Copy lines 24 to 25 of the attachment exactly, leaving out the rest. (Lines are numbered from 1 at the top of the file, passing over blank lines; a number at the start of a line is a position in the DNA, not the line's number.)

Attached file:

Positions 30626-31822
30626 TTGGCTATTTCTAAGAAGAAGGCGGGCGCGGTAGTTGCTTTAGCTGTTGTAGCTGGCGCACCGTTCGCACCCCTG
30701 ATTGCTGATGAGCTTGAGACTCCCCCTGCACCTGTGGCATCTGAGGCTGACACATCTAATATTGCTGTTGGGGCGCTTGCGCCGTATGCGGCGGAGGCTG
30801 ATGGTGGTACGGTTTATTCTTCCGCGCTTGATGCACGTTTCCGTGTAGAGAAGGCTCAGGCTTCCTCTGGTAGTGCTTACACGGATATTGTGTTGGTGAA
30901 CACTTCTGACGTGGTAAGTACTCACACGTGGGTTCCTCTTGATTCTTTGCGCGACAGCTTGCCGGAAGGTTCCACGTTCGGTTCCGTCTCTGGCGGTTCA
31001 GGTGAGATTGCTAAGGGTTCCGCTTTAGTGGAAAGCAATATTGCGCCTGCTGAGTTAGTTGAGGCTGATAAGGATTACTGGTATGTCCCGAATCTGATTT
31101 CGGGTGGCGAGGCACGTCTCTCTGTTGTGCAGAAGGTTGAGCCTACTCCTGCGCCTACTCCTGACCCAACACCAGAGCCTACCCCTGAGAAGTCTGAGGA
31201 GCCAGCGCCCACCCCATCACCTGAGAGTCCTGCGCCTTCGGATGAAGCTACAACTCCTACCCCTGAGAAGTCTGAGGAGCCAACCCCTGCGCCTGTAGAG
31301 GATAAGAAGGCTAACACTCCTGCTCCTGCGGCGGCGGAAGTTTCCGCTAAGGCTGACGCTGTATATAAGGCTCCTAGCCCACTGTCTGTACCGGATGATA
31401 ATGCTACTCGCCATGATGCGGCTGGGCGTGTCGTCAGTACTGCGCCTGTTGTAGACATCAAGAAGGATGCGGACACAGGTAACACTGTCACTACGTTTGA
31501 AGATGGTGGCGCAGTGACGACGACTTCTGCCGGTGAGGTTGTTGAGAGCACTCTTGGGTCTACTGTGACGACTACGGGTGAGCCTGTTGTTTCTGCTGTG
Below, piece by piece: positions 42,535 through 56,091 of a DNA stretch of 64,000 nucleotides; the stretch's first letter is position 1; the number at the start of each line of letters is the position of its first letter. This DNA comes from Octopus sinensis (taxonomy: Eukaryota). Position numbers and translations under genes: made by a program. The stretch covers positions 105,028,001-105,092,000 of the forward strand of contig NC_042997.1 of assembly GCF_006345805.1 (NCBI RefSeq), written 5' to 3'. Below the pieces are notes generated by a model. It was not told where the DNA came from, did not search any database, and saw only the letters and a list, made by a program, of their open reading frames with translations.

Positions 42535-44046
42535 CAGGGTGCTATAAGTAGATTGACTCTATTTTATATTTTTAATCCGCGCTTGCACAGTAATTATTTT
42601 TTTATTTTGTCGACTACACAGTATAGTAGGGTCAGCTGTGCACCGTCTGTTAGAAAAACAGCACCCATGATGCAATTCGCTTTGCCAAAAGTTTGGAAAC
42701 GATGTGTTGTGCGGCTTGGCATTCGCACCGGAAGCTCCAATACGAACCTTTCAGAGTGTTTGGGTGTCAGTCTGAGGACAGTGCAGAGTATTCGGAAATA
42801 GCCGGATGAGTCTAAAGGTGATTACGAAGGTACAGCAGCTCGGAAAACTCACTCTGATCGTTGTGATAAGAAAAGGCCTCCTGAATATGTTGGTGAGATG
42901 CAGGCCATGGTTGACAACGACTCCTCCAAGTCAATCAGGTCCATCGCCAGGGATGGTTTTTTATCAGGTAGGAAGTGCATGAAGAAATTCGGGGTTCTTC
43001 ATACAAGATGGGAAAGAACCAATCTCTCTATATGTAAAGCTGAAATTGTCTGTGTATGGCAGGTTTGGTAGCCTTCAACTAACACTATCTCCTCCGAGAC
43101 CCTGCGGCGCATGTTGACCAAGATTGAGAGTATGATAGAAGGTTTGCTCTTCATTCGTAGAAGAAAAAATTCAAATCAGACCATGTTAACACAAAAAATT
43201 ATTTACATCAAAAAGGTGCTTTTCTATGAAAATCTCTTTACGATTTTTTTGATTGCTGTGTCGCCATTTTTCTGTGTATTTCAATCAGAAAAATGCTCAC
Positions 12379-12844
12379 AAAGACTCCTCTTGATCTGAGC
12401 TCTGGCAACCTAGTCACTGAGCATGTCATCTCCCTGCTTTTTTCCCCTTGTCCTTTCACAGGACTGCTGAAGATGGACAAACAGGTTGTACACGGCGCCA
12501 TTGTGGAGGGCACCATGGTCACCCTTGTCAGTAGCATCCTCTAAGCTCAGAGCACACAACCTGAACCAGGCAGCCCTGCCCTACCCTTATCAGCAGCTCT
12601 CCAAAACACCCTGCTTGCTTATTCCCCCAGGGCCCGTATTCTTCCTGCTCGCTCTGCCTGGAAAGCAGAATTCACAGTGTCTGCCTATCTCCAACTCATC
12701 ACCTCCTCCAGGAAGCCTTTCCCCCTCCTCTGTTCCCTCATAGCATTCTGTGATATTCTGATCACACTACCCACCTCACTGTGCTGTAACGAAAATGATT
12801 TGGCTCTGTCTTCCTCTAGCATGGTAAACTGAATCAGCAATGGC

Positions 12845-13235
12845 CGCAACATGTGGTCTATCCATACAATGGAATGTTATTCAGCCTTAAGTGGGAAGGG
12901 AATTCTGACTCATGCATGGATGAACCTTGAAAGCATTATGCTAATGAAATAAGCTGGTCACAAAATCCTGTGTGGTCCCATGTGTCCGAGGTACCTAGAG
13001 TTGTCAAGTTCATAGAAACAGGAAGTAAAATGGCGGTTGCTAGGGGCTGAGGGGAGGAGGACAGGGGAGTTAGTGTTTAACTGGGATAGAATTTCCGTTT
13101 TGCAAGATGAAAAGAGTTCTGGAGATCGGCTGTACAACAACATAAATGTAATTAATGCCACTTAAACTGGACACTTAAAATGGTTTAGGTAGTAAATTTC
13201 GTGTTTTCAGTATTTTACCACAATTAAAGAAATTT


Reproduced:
12401 TCTGGCAACCTAGTCACTGAGCATGTCATCTCCCTGCTTTTTTCCCCTTGTCCTTTCACAGGACTGCTGAAGATGGACAAACAGGTTGTACACGGCGCCA
12501 TTGTGGAGGGCACCATGGTCACCCTTGTCAGTAGCATCCTCTAAGCTCAGAGCACACAACCTGAACCAGGCAGCCCTGCCCTACCCTTATCAGCAGCTCT